Es ist offiziell: Diagnose Depression

Dabei hat alles so gut angefangen. Nach 6 Jahren Arbeitsunfähigkeit durch extreme Schlafrythmusstörungen bekam ich ziemlich schnell nach Ablauf meiner EU-Rente eine Stelle, die ziemlich genau auf meine Vorstellungen passte. Ich betreue IT-Kunden, muß auch mal rausfahren und bin der Helfer in der Not, der das Problem auch wirklich löst und nicht nur oberflächlich behandelt. Ich bekam einen Firmenwagen, was wirklich ein großer Glückstreffer war, denn ein Auto war und ist finanziell nicht möglich und mit den ÖPNV benötige ich im besten Fall 45 Minuten, im schlechtesten Fall 1,5 Stunden zur Arbeit – einfache Strecke. Bis hierhin hätte nicht besser laufen können.

Mein Einstieg in der Firma war zwar etwas holprig, aber trotzdem nicht enorm steinig. Doch dann kristallisierte sich etwas heraus, was ich am Anfang gar nicht bemerkt hatte. Los ging es mit nervösen Gefühlen im Bein, die ich aber nicht als hinderlich Empfand. Muskelzuckungen und nervöse Gefühle hatte ich ja schon desöfteren, und im Normalfall waren die nach einem Tag wieder vorbei, sodaß ich mir keine großen Gedanken darüber machte. Dann stellte ich fest, daß ich nicht in der Lage war, bestimmte Entscheidungen selbst zu treffen. Das betraf fast ausschließlich nicht-fachliche Themen, insbesondere Themen zur Geschäftsorganisation. Beispiel: “Darf ich für den Kunden Ware kaufen und über die Firma abrechnen, oder muß er es erst über die Firma bestellen?”. Man kann natürlich argumentieren: “Ja, es ist gut, dies nicht selbst zu entscheiden, sondern immer den Chef fragen”. Aber in dieser Firma läuft das anders: Treffe eine (begründete) Entscheidung, egal, ob sie richtig oder falsch ist. Wenn sie falsch ist, wird es besprochen.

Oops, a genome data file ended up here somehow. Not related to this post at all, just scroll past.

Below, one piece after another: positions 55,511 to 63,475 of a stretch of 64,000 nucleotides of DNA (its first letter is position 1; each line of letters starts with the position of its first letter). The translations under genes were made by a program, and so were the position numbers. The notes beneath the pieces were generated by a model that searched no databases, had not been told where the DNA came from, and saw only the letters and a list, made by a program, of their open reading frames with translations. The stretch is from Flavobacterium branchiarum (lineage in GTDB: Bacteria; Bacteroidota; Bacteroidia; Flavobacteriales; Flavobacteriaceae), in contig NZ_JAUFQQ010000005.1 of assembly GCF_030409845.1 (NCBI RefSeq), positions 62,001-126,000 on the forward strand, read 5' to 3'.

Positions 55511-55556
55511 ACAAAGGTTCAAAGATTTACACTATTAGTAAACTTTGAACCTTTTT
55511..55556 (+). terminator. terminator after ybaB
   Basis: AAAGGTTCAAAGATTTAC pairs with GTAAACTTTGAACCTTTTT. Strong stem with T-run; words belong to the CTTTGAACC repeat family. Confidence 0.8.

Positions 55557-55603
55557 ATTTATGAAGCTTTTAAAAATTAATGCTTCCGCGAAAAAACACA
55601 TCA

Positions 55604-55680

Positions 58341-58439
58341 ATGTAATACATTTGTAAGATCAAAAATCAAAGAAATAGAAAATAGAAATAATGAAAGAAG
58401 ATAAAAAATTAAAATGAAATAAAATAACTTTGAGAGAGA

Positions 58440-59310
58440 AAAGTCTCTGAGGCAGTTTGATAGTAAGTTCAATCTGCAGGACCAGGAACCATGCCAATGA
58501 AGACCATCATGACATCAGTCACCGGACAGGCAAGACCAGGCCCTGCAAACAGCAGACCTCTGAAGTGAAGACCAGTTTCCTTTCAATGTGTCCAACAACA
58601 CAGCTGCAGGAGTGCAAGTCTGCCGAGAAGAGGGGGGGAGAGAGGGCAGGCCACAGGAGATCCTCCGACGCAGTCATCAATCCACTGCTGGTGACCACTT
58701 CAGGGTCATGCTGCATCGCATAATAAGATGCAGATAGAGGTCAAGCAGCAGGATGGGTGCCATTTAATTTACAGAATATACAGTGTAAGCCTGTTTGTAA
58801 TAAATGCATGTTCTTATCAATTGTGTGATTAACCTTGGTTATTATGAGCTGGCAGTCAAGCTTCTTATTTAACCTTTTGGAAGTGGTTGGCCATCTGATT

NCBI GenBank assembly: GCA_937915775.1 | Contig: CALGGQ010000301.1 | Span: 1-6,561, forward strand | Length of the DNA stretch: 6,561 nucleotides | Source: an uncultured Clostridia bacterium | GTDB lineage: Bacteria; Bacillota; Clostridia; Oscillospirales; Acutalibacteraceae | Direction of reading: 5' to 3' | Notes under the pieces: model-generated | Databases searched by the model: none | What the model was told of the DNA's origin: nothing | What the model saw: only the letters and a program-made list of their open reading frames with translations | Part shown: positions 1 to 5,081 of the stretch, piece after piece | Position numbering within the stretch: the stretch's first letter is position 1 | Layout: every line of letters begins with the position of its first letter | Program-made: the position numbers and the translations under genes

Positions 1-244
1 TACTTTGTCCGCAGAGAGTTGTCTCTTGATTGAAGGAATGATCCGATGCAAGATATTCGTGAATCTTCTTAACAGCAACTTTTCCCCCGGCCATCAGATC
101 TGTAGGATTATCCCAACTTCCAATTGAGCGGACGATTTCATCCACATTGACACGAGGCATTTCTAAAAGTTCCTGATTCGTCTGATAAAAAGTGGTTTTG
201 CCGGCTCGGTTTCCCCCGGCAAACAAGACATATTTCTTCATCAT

Dies widerspricht allem, was ich jemals in Firmen gelernt habe. Um es noch spitzer zu formulieren: In meinen bisherigen Arbeitsverhältnissen wurde mir eingetrichtert: “Du hast keine Entscheidungskompetenz, dies wird von den Vorgesetzten übernommen.” und “Wir sagen dir, was du wann wie zu machen hast”. Und das ist jetzt anders. Völlig anders.

Auf der einen Seite ist das toll – denn ich kann selbst entscheiden. Auf der anderen Seite habe ich Angst. Brutale Angst. Angst, Fehler zu machen und dafür um Köpfe kürzer gemacht zu werden. So, wie es in allen Firmen vorher passiert ist. Ich bin nicht in der Lage, mich durchzusetzen. So geschehen im Vorfeld der ICMP7, zu der ich über das Wochenende fahren wollte. Der Plan war gut: Freitag um 14 Uhr mit den gesammelten Überstunden Feierabend machen, sodaß ich noch vor dem Berufsverkehr in Münchsteinach bin. Doch die Realität sah anders aus.